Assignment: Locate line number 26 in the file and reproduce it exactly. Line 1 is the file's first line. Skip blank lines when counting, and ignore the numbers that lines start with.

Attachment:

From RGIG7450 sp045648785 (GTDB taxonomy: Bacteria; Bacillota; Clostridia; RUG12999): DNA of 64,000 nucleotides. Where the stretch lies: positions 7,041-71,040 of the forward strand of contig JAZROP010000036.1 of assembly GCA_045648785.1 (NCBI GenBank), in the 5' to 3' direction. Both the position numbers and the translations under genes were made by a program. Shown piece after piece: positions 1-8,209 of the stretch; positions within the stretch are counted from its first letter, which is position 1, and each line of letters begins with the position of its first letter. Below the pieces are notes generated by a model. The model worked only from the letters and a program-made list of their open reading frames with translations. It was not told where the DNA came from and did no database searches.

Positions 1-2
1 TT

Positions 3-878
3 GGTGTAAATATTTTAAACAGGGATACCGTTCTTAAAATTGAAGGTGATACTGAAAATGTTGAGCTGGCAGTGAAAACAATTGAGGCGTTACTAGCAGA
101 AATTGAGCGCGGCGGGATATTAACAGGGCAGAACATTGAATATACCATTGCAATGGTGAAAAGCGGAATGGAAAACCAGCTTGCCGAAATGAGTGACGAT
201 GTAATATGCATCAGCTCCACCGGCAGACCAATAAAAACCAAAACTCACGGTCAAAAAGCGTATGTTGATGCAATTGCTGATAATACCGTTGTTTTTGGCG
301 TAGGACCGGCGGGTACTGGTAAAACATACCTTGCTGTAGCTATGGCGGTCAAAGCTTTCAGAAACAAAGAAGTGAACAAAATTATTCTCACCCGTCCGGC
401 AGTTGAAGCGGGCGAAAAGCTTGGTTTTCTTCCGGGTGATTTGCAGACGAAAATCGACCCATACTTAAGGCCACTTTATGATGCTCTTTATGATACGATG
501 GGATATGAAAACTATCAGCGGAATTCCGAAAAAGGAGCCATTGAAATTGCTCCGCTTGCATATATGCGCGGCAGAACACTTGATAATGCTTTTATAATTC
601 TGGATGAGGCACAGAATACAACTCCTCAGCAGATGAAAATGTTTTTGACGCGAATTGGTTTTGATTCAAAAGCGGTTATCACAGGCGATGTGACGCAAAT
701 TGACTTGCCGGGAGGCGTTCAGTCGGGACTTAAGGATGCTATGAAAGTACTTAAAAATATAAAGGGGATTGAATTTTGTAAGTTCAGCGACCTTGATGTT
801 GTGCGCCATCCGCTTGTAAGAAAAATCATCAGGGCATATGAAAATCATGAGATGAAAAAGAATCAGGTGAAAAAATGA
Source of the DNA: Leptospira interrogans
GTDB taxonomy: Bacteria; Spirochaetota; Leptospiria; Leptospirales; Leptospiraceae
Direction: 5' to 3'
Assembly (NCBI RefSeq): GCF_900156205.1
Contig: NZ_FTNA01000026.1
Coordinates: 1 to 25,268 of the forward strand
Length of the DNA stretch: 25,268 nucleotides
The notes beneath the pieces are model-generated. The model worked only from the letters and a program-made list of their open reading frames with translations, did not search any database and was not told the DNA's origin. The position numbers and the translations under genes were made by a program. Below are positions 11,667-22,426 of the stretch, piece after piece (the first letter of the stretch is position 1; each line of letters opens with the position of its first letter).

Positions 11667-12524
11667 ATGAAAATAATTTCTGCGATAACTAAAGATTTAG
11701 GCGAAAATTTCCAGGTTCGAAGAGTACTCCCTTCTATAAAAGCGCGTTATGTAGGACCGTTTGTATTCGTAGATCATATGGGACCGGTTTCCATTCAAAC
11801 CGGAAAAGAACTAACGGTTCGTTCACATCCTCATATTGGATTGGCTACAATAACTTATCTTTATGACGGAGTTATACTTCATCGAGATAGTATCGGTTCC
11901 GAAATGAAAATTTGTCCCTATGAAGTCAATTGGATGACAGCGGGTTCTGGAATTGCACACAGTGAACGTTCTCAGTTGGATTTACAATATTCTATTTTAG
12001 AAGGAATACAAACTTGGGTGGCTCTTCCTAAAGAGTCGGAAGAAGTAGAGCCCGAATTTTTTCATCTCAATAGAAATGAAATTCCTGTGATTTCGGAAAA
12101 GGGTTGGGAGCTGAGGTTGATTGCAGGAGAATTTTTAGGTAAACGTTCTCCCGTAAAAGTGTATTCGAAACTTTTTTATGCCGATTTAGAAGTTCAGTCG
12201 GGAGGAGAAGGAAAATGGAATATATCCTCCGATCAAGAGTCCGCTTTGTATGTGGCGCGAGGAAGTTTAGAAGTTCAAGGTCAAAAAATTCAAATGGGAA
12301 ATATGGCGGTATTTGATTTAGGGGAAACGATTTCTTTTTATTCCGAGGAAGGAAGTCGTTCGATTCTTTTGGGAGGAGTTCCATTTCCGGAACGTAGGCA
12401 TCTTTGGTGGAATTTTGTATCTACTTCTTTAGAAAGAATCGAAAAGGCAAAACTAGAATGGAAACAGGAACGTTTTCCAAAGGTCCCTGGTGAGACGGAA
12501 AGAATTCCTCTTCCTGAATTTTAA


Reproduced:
11901 GAAATGAAAATTTGTCCCTATGAAGTCAATTGGATGACAGCGGGTTCTGGAATTGCACACAGTGAACGTTCTCAGTTGGATTTACAATATTCTATTTTAG